The NBA Slam Dunk Contest on All-Star Weekend was once like a holiday. We couldn’t wait to see some of the greatest athletes in the world attacking the rim with style and grace.
But Michael Jordan walked away from it when he was still spry, Kobe outgrew it, Vince Carter made it seem like nothing could top brilliance, and LeBron never competed in it at all.
We were forced to watch hoopers of lesser repute do their best to move the crowd. Once dominated by some of the biggest names in the game, the dunk contest became something of a snoozer that required multiple rule changes to add to the waning cool factor. Some commentators even wanted to do away with it altogether.
From 1989 through 1998, many of the competitors won by brandishing dunks that were basically copies or slight variations of dunks performed by previous winners.
This past Saturday night in Toronto, all that changed as we witnessed what some might call the greatest dunk contest in NBA history. Now, that’s saying quite a bit considering Michael Jordan’s “Kiss the Rim” dunk, Dominique Wilkin’s power dunking off two feet and Vince’s elbow in the rim dunk. But fans have had to weather through some rather unimaginative and poorly executed offerings since the event's glory days.
(Photo Credit: Getty Images)
Older fans always like to talk about how things were better back in the Good Ol’ Days, but there was a lot of bad going on back then too. No offense to Nate Robinson, but as great an athlete as he is there’s no way he would have won three Slam Dunk Contests had he been competing against the best the game had to offer.
Remember that goofy cartwheel dunk Michael Finley tried in the 1997 Slam Dunk Contest? Or that god-awful “Wheel-O-Dunk” they pulled out in 2002? We were long past due for something of this magnitude. Perhaps decades.
Blake Griffin’s dunk over a car in 2011? It was a’ight. Jeremy Evan’s dunk over the diminutive comedian Kevin Hart in 2012? Meh. Terrence Ross and John Wall’s dunks in 2012 and 2013 respectively were feats of aerial brilliance, yet they weren’t awe-inspiring. I know multiple street ballers that could have pulled those off. These are the best basketball players in the world, so it’s not a bad thing to expect them to present us with some of the best dunks in the world as well.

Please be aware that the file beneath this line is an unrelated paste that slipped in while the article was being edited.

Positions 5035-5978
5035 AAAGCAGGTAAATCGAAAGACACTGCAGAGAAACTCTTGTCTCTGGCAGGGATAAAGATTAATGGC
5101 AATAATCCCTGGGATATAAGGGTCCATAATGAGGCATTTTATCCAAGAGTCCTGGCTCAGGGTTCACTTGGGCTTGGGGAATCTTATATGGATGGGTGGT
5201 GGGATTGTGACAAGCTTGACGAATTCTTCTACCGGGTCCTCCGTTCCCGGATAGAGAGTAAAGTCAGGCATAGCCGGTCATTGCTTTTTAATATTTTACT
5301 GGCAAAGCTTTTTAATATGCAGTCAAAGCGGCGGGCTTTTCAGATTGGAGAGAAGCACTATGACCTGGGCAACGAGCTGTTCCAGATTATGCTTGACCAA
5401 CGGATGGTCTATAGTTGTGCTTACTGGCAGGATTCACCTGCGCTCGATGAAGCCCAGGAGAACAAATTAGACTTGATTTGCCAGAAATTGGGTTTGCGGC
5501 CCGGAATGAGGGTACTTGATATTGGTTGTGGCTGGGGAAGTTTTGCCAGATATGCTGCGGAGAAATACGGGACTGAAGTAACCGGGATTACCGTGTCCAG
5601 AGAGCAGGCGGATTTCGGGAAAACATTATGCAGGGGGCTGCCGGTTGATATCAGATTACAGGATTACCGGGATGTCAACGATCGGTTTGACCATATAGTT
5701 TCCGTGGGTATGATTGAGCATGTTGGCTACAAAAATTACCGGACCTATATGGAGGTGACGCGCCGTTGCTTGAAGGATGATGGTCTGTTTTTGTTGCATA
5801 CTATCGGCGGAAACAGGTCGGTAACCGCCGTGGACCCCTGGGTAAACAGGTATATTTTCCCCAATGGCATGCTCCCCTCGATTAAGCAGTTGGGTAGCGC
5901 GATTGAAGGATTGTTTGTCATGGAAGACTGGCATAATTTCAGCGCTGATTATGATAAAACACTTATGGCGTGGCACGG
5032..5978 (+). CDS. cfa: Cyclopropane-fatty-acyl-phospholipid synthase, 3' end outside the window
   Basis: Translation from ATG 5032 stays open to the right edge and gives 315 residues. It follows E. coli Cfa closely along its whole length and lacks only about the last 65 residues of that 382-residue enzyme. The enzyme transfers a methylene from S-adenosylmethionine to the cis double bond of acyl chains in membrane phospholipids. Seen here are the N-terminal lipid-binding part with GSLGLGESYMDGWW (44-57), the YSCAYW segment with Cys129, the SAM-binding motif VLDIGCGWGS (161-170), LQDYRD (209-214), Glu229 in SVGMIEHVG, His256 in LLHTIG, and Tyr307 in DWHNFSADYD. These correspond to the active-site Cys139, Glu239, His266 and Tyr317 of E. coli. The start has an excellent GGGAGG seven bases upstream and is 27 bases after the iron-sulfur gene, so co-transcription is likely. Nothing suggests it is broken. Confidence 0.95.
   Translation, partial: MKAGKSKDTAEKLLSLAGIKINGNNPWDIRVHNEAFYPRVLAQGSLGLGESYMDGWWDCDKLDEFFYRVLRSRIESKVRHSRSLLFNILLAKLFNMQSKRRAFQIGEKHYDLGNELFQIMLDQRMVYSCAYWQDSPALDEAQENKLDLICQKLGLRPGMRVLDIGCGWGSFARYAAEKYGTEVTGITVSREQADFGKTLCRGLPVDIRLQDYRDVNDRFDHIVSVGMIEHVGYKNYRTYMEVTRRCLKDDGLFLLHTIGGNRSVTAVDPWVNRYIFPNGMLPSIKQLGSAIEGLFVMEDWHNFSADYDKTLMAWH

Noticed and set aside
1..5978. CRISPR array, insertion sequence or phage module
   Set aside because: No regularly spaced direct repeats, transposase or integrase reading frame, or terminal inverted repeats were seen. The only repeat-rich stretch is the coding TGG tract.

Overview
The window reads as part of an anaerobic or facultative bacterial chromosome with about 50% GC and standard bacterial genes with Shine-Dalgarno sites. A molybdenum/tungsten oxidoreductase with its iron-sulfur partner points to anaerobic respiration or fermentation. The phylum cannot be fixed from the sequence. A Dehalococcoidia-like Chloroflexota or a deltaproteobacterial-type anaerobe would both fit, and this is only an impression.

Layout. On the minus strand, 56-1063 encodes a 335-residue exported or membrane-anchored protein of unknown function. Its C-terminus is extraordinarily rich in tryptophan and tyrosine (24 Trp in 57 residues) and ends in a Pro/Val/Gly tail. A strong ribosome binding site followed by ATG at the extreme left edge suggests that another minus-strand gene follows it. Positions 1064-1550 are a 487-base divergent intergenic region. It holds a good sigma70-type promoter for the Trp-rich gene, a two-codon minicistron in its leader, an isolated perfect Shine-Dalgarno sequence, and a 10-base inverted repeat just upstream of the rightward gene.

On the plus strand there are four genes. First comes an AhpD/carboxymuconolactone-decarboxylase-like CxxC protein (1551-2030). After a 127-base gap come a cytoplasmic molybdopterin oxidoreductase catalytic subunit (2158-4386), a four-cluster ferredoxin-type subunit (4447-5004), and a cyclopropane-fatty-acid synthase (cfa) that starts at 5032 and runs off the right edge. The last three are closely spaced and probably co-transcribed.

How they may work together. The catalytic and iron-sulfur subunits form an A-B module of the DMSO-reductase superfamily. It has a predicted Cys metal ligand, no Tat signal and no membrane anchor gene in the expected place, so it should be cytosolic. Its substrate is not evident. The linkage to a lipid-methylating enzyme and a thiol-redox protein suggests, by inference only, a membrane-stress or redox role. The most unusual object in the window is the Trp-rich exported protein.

Real quick, without using Youtube, what dunk did John Wall do to win the dunk contest in 2013?
(Photo Credit: Associated Press)
After years of relative sub-par dunk contests, the 2016 NBA Slam Dunk Contest brought this competition back to its heyday and to places unknown. Though there was a squadron of capable contestants, everybody knew it was all going to come down to last year’s winner Zach LaVine and second year high-rising forward Aaron Gordon of the Orlando Magic.
LaVine became only the fourth player ever to win back-to-back, but many think this was a robbery like Wilkins versus Jordan in '88 all over again. Zach's windmill dunk from the free throw line pretty much sealed the deal for him. The duo battled through two tie-breakers in the final round before LaVine won.
The dunk where Gordon grabbed the ball from the hand of a rotating mascot and did a 360, with one hand behind his head for added flavor, and his above the mascot and under the legs dunks that brought the house down were abnormal and otherworldly.
Yet, LaVine won. Was it rigged? That’s going to be a hot topic of debate until next year. Do I care if it was? No.
It still was the best Slam Dunk Contest ever. These young boys brought it.